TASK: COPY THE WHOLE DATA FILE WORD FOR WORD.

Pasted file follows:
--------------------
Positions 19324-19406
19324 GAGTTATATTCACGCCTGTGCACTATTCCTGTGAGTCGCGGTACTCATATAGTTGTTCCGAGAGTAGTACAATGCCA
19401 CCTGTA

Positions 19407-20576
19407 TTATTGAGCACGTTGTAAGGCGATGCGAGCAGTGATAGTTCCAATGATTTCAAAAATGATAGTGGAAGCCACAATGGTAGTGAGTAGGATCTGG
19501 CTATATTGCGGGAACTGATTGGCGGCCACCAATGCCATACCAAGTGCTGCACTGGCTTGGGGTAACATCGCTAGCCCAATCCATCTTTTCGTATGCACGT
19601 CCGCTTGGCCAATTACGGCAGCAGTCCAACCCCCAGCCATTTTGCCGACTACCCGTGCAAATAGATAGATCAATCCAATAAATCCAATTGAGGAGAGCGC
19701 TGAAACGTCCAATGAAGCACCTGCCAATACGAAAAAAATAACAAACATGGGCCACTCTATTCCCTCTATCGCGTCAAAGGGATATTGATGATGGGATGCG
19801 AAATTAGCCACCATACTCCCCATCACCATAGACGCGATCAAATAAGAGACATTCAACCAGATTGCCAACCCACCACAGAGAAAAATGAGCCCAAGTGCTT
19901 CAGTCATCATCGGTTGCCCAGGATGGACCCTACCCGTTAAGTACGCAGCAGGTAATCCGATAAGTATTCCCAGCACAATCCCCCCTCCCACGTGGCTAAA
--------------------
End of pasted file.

Positions 19324-19406
19324 GAGTTATATTCACGCCTGTGCACTATTCCTGTGAGTCGCGGTACTCATATAGTTGTTCCGAGAGTAGTACAATGCCA
19401 CCTGTA

Positions 19407-20576
19407 TTATTGAGCACGTTGTAAGGCGATGCGAGCAGTGATAGTTCCAATGATTTCAAAAATGATAGTGGAAGCCACAATGGTAGTGAGTAGGATCTGG
19501 CTATATTGCGGGAACTGATTGGCGGCCACCAATGCCATACCAAGTGCTGCACTGGCTTGGGGTAACATCGCTAGCCCAATCCATCTTTTCGTATGCACGT
19601 CCGCTTGGCCAATTACGGCAGCAGTCCAACCCCCAGCCATTTTGCCGACTACCCGTGCAAATAGATAGATCAATCCAATAAATCCAATTGAGGAGAGCGC
19701 TGAAACGTCCAATGAAGCACCTGCCAATACGAAAAAAATAACAAACATGGGCCACTCTATTCCCTCTATCGCGTCAAAGGGATATTGATGATGGGATGCG
19801 AAATTAGCCACCATACTCCCCATCACCATAGACGCGATCAAATAAGAGACATTCAACCAGATTGCCAACCCACCACAGAGAAAAATGAGCCCAAGTGCTT
19901 CAGTCATCATCGGTTGCCCAGGATGGACCCTACCCGTTAAGTACGCAGCAGGTAATCCGATAAGTATTCCCAGCACAATCCCCCCTCCCACGTGGCTAAA